Hmm. Okay, raise your hand if you never even think about it.
Hmm. The polls seem skewed.
First, a little background before I get on my ol’ flimsy upturned fruit crate…
Back from when, the constitutional voting age was 21. For Federal elections, that is. States always had the right to set their ages at the level they chose.
After World War II, there was a lot of grumbling that the age should be lowered to 18. Rightfully so, since 18-year olds were being drafted and sent off to defend (and possibly die for) a country they had no rights to express their opinions on during elections.
While a few states made headway on the idea. it wasn’t until the era of President Nixon that the 26th Amendment passed, lowering the voting age to 18 (in 1971).
The response was immediate, as younger voters flocked to the polls. That trend had diminished consistently until President Obama’s initial run for office in 2008.
Now, my question is, why only 18?
Set aside the varied views of today’s youth and their interest in participating in the determination of their (and their country’s) future.
The real question is, if engaged, would people under 18 be able to make wise decisions on the many serious election choices.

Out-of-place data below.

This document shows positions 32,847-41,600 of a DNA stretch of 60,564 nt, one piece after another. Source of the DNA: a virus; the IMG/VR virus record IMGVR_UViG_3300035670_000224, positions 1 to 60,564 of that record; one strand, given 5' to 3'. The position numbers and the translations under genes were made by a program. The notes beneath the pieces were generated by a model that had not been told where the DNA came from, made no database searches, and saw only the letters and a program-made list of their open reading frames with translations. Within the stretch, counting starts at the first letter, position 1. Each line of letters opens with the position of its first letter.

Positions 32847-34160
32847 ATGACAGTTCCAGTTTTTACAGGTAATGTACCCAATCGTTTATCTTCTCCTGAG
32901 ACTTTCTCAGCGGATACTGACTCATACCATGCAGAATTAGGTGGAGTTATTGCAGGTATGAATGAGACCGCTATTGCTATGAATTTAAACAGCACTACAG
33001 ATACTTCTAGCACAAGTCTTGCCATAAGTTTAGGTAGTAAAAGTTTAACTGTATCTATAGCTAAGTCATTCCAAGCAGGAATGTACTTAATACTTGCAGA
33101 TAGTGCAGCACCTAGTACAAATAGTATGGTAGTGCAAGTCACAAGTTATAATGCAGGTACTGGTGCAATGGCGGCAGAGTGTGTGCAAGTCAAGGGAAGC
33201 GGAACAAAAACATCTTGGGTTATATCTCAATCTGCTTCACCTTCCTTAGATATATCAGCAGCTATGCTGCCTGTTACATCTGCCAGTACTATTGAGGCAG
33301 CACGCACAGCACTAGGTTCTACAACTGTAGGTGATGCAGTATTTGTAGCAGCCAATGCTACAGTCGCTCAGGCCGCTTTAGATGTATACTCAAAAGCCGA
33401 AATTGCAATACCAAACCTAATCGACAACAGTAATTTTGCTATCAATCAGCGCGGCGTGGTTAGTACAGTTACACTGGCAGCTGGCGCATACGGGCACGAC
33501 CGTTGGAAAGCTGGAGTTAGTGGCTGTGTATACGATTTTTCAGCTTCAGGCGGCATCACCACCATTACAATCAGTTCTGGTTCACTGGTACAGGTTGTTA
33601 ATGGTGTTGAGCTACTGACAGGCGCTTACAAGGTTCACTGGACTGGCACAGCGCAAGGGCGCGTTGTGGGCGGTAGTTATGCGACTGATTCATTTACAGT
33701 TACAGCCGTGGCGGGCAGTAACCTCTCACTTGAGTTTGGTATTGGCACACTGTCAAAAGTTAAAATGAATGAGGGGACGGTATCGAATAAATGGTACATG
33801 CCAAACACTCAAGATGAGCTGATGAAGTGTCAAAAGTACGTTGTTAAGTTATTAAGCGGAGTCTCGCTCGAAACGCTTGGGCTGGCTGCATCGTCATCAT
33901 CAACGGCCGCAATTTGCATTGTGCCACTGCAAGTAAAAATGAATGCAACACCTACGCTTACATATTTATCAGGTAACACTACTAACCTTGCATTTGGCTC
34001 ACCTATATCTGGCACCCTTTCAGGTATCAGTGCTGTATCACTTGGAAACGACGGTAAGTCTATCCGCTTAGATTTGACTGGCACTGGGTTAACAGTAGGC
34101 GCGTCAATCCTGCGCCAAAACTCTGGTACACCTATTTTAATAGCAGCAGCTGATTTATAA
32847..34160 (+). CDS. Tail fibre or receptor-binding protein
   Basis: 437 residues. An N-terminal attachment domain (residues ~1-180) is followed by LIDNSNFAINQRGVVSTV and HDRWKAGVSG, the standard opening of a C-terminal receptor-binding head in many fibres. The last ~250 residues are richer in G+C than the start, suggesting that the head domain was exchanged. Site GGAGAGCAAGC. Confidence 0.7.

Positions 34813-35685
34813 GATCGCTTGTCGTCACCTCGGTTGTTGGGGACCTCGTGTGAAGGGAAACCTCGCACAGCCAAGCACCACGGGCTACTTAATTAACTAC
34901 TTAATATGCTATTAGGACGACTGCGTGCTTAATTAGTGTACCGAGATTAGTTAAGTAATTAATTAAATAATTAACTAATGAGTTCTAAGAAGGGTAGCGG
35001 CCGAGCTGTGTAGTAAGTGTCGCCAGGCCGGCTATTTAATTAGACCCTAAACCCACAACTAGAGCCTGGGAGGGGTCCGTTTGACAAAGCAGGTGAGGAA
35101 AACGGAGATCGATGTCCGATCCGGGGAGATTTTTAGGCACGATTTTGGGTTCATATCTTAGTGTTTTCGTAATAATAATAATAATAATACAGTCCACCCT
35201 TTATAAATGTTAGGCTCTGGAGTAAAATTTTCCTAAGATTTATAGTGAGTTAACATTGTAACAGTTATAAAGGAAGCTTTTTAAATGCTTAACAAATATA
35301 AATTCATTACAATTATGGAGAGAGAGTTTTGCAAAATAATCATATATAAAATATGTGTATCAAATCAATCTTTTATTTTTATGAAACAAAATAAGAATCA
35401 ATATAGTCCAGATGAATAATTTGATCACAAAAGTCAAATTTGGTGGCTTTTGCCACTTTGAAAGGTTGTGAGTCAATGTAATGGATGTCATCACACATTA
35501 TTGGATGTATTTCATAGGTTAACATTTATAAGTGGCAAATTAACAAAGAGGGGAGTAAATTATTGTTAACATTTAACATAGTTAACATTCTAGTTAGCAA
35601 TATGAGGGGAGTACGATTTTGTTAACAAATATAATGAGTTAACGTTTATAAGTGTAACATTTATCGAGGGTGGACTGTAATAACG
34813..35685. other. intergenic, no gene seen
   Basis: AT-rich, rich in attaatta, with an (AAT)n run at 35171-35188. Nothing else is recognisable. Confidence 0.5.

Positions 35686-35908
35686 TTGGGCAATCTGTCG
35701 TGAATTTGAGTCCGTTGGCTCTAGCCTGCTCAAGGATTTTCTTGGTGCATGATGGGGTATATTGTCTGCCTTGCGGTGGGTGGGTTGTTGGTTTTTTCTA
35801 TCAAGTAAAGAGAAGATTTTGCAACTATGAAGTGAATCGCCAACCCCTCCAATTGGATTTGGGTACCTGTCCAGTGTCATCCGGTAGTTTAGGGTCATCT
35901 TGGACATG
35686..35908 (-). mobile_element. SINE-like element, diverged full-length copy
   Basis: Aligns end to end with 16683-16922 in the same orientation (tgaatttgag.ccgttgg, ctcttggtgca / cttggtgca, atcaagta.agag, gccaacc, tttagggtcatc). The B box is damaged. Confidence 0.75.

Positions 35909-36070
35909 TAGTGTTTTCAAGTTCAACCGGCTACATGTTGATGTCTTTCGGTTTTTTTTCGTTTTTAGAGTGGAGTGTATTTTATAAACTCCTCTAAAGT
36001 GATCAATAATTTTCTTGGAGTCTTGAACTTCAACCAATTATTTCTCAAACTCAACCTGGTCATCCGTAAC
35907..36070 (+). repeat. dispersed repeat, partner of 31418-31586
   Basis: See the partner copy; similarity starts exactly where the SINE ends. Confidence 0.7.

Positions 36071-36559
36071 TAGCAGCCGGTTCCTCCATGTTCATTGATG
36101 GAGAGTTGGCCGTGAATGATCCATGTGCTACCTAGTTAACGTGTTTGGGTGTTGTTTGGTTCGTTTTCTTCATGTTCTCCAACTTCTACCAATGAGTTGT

I believe, as with everything else, the answer is yes, for those who cared.
My further belief is that holds true for anyone, at whatever age they are.
Some might argue that younger people haven’t the experience or perspective needed to make the proper choices in an election. To those people, I suggest they watch the endless variations of “Are you Smarter than a 5th grader?” available all over YouTube.
If our youth, who sometimes are more socially and environmentally conscious, have an interest in officially voicing their opinion in who is going to run our country, I think that’s great. I would point out that they have a higher risk than us old-timers…they’re (hopefully) going to be in this world long after we get the heck out of Dodge.
To me, the question is not “are you old enough to vote” but, “are you old enough to care?”